Is Christ Unreasonable?

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Matthew 5:38-48

Last time we learned about seven steps that we should take when reading the gospel:

1) Pray

2) Ask “What Does this Reveal About the Character of God?”

3) Ask “What is the Context?”

4) Ask “How Does the Nicene Creed Shed Light On this Passage?”

5) Ask “What Action Does God Take In This Passage Toward Others?”

6) Ask “What Action Does God Call Me to Take Toward Others?”

7) Ask “What Actions Will I Take?”

But why are these steps so important? Why should we follow them? Do they actually make a difference in reading the Bible?

Let’s do an experiment to find out.

First, we’ll read Matthew 5:38-48 without these questions. Then we’ll apply the questions to the scripture passage. My hypothesis is that applying these questions will change the way we read the scripture. What do you think?

When we read this scripture without asking these questions (or asking these questions incorrectly) we often come away with a list of commands:

“Do not resist the one who is evil” (Matthew 5:39)

“If anyone slaps you on the right cheek, turn to him the other also” (Matthew 5:39)

“If anyone would sue you and take your tunic, let him have your cloak as well” (Matthew 5:40)

“If anyone forces you to go one mile, go with him two miles” (Matthew 5:41)

“Give to the one who begs from you, and do not refuse the one who would borrow from you” (Matthew 5:42)

“Love your enemies and pray for those who persecute you” (Matthew 5:44)

By the time we have read this, we have become incredulous. We want to be able to do these things, but they seem impossible! After all, if we “do not resist the one who is evil” won’t we be taken advantage of? What Christ is calling us to do is unfair and unreasonable!

When pastors say, “Jesus doesn’t actually want us to do these things; he’s just proving how helpless we are without him,” we full-heartedly agree. This makes sense to us.

But if we begin by asking “what does this scripture passage say about the character of God?” the scripture begins to look very different. We are still called to follow Christ’s instructions, but these instructions become a reaction to God’s character.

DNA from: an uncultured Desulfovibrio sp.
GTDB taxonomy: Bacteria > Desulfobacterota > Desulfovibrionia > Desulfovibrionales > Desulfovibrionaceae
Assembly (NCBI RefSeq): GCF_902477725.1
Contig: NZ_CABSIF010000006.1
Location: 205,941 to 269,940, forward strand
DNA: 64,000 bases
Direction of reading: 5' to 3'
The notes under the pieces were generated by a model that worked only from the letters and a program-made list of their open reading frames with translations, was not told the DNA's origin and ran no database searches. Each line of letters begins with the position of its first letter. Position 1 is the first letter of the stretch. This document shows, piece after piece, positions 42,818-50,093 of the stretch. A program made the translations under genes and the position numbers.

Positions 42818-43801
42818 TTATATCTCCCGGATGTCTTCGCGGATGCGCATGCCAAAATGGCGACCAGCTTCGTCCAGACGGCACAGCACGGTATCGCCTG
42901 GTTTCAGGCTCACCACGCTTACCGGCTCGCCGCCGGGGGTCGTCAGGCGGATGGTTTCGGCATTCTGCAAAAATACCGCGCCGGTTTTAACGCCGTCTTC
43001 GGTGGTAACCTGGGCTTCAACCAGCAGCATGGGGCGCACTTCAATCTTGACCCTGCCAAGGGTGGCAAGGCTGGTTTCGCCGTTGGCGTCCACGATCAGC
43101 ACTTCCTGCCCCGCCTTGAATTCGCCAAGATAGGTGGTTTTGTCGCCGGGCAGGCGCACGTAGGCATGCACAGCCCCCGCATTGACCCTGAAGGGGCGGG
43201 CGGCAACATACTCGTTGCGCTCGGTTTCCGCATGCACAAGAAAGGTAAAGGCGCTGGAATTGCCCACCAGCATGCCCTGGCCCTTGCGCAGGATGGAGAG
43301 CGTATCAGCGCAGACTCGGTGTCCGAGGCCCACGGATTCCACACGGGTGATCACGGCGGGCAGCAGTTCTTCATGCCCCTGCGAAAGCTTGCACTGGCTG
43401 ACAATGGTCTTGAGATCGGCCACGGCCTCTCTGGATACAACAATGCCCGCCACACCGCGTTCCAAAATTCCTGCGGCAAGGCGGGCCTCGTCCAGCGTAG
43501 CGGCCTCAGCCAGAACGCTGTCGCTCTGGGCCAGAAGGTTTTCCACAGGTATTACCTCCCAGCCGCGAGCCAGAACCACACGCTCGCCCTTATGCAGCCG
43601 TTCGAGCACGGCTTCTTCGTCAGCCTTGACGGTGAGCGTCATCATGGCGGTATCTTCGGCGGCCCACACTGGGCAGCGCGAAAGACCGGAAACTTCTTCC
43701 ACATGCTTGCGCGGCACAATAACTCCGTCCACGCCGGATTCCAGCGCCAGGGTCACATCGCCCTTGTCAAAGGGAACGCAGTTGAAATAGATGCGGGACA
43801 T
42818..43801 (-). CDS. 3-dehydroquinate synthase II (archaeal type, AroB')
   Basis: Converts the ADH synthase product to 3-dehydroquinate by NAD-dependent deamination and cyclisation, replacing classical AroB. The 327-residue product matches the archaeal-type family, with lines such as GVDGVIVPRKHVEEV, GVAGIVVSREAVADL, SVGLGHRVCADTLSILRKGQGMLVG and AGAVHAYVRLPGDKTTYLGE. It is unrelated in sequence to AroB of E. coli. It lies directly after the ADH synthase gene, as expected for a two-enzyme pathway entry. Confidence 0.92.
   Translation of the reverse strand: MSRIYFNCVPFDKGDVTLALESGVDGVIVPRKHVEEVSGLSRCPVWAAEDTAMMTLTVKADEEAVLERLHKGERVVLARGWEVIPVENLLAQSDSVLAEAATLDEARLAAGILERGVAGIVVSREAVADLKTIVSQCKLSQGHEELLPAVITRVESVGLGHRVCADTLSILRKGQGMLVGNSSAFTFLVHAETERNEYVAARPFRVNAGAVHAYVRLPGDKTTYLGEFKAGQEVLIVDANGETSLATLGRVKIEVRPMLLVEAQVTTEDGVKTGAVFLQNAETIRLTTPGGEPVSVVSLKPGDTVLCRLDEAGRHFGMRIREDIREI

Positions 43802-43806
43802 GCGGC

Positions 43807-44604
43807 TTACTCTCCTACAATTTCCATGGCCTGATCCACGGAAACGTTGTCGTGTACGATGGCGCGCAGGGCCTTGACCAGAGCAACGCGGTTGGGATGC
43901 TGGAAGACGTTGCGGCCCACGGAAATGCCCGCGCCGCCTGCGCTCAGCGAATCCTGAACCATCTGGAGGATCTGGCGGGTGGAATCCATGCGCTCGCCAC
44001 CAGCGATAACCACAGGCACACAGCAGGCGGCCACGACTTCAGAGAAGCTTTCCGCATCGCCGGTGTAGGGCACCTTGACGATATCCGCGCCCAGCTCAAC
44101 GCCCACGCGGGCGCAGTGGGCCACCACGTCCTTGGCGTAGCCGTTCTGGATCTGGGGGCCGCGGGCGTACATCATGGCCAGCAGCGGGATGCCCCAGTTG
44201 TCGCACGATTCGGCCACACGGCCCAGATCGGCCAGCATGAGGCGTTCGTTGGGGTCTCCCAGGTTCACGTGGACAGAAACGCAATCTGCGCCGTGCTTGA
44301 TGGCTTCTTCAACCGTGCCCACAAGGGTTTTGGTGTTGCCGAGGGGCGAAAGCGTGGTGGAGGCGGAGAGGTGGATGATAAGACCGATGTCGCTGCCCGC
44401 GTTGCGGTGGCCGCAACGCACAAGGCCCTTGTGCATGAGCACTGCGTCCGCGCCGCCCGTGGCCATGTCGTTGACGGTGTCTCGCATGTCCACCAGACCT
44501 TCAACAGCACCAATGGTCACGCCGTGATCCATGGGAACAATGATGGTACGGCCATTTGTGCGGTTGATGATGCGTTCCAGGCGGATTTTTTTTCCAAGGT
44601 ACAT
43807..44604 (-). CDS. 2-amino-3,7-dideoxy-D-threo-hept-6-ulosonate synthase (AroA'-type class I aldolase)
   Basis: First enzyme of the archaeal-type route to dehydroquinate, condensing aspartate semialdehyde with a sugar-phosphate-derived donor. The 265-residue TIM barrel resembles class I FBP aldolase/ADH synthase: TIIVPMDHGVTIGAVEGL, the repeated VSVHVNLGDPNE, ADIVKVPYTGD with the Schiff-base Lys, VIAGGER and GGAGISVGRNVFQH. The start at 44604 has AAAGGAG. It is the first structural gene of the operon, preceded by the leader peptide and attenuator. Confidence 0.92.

Christ tells us that we are to do all of these things so that we may be sons of [our] Father who is in heaven.” What is our Father like? “He makes his sun rise on the evil and the good, and sends rain on the just and on the unjust.” When we “turn the other cheek” and “go two miles,” we are not sacrificing our well-being to earn God’s approval; we are imitating what our Father has already done and continues to do.

A Bible passage is always more than a series of do’s and don’ts. It fits inside of a context, and that context is key to showing that do’s and don’ts exist in the first place. In the case of this passage, the do’s and don’ts for human beings fit into the wider context of God’s character. It turns out that this is not primarily a passage about us at all, but instead about God.

In Matthew 5:48, for example, Jesus says, “be perfect, as your heavenly Father is perfect.” When we hear perfect, we think of someone who has never done wrong.  While this is true—God has never done wrong—this is not the correct meaning for “perfect” in this passage.

The actual Greek word used here is, “τέλειοι,” meaning “to reach its end” or “to be complete.” In other words, God is like a flower in full bloom—he is fully mature and cannot possibly become any more perfect.

What does this perfection look like? It looks like treating all people the same—regardless of whether they do right or wrong. Whatever God is met with, he responds to in kindness. God…

…does not resist the one who is evil.

…turns the other cheek when he is slapped on one cheek.

…lets the one who sues him for his shirt have his cloak as well.

…walks two miles with the man who forces him to walk one mile.

…gives to the one who begs from him, and does not refuse the one who would borrow from him.

…loves his enemies and prays for those who persecute him

How do we know he does this? Because Christ, himself, shows us this.

These actions all begin with God—through Jesus—and we follow these actions so that we might be children of our Father. Jesus showed us what we would be like if we were not born into sin. When he died on the cross, he showed us what it truly means to be human.

“Okay,” we think. “But I’d never be able to do that.”

If that’s the case, this scripture brings us good news. When Jesus says we are called to be perfect, he means that it is time to start growing up. We do not have to act like children forever. When we slap people who slap us, when we turn away from the people who beg of us, when we slander our enemies, we are being childish. God is calling us to grow up in this passage.

When Christ died on the cross, he did not only forgive us; he gave us the grace to help us grow up fully and become like him.

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How Should I Read the Bible?